Friday, March 16, 2012

Pastoral Poem #1.00125

Near the beginning of my awfully attractive laughter, there’s a cabin and some snow. With different types of goats, there are different uses of goats.  Goddamnit!  I owe you an explanation.The land is tired of corn. No green vegetables and milk.  In the spring there is mud, in the winter there is snow.  Some of them are good books.  But they tell of another world.  The children learn to say the words and what makes seventeen.  They do not know what to do about their own lack of food and clothing and shelter.  It’s very hard to spend a penny.  The kinds of candy are so many.  The children must learn it is too late now for the old hills. And probably some folk songs.  To get it authentic and shit.  To live well by axe & gun & plow.  After all, this film’s about educating America’s heathens—small Appalachian children.  Now the land is no longer rich.  But the people remain.  The cornfields dot the hillsides now where once there was hickory and chestnut.  Their lives set in old patterns.  New ideas are not easy to come by when ideas are passed from mouth to mouth, from father to son.  Is your farming balanced?  Mom is happy about taking the little boy’s shirt off as he squirms in her lap.  She is sick in her heart and wants to lie down.  What do you want for your breakfast?  O Willie tell me!  I don’t want nothing mother!  I’m sick in my heart and I want to lie down.  The hogs slaughtered in the farm must last thru the winter.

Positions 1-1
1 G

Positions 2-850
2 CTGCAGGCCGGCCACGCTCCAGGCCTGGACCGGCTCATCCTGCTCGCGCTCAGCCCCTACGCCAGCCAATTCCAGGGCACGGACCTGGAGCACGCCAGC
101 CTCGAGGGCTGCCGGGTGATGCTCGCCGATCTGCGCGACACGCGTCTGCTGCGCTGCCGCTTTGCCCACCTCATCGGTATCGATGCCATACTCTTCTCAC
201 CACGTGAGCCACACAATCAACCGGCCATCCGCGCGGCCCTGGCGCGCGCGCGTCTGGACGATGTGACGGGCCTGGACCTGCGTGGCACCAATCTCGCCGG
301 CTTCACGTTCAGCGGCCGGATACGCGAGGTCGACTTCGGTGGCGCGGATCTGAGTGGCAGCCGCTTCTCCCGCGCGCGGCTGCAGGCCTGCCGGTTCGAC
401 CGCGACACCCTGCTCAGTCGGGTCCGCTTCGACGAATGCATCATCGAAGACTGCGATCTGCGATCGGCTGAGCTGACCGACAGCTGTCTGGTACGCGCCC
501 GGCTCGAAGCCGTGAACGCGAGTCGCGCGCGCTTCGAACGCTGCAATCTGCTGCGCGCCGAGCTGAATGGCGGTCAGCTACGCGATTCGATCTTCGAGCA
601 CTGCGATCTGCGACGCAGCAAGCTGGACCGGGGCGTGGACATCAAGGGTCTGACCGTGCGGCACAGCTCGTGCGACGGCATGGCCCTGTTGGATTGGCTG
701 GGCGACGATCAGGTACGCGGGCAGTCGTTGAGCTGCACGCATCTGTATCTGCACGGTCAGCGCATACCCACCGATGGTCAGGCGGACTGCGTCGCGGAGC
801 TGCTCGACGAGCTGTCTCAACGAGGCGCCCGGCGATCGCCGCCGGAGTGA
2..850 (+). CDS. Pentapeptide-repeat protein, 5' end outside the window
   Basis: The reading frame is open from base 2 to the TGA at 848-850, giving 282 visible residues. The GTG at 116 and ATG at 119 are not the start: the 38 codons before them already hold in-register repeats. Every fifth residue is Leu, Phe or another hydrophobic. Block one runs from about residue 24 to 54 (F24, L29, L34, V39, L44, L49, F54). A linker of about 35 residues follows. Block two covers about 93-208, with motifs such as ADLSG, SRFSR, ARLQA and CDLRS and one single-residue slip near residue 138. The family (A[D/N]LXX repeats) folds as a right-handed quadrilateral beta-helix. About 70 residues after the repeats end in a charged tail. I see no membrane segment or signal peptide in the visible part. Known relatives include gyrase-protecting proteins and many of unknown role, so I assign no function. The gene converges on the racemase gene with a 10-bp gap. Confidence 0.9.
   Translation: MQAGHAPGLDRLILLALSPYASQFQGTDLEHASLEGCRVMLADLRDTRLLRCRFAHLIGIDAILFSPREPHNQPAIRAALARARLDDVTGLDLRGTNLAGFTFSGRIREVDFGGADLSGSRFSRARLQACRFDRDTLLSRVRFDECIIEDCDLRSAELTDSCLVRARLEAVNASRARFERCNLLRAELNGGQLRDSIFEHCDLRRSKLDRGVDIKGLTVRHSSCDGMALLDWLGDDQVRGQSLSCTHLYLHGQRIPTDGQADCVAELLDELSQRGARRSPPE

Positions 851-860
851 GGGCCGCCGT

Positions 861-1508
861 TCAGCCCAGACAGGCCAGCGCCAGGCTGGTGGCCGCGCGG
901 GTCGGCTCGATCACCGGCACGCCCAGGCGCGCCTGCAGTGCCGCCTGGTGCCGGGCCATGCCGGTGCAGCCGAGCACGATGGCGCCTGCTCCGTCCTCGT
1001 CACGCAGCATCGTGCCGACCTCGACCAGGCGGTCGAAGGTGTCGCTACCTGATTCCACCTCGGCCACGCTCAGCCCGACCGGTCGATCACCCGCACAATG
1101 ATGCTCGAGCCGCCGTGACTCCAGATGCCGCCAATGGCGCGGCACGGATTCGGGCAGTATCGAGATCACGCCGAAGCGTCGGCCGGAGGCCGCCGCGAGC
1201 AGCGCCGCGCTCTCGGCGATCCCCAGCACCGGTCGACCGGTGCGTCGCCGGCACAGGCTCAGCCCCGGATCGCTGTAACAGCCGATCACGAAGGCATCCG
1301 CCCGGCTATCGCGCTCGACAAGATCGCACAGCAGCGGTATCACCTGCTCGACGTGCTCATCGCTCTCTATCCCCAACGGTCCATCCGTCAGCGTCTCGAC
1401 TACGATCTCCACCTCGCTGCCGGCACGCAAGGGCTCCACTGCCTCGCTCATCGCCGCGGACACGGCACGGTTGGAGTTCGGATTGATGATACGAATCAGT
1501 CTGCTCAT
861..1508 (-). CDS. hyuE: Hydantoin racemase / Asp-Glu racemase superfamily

Goddamnit!  I owe you an explanation.

No comments:

Post a Comment